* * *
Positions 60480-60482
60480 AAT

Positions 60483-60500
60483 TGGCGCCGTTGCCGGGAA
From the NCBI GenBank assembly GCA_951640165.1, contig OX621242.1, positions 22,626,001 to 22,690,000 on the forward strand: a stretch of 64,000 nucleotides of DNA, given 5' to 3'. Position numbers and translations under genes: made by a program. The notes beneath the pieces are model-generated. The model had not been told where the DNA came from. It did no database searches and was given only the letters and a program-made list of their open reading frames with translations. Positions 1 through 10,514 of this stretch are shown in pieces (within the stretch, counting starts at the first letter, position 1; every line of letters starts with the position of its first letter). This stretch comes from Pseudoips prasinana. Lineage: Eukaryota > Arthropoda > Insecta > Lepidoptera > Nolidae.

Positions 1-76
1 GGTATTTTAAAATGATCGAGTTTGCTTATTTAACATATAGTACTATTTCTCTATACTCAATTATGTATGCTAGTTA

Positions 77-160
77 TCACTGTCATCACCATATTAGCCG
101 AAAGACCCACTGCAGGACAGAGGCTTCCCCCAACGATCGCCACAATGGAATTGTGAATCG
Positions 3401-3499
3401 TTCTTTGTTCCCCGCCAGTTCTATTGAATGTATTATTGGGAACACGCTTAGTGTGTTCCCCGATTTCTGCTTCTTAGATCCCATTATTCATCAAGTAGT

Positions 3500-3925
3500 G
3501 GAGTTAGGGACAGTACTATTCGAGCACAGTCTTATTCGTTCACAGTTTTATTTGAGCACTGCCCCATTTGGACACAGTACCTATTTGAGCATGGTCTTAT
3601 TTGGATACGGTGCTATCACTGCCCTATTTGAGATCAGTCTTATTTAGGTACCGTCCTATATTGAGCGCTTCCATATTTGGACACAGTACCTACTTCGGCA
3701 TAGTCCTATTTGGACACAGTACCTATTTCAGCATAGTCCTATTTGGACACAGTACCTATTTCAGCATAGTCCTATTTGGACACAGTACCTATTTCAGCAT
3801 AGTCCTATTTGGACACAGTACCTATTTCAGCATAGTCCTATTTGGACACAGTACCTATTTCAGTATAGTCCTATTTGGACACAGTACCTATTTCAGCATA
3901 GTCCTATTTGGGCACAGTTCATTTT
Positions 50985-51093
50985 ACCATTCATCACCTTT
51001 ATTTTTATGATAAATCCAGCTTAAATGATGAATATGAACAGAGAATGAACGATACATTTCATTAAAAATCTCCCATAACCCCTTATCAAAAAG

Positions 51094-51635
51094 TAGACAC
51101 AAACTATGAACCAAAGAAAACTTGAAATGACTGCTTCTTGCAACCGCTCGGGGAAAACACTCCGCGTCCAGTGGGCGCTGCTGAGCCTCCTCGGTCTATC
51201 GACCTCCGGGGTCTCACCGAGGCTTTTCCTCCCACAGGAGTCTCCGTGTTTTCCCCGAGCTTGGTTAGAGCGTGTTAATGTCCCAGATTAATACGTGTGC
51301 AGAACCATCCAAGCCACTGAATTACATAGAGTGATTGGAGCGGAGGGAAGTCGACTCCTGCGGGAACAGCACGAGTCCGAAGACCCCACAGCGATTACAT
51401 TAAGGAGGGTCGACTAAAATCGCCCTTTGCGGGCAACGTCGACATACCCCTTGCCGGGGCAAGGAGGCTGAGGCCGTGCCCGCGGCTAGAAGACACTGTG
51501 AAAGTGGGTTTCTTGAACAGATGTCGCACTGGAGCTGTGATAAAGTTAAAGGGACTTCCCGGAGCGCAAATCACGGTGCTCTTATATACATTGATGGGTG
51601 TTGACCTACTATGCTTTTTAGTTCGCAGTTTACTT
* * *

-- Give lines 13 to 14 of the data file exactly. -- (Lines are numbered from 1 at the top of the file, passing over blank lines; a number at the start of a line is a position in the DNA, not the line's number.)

Positions 3500-3925
3500 G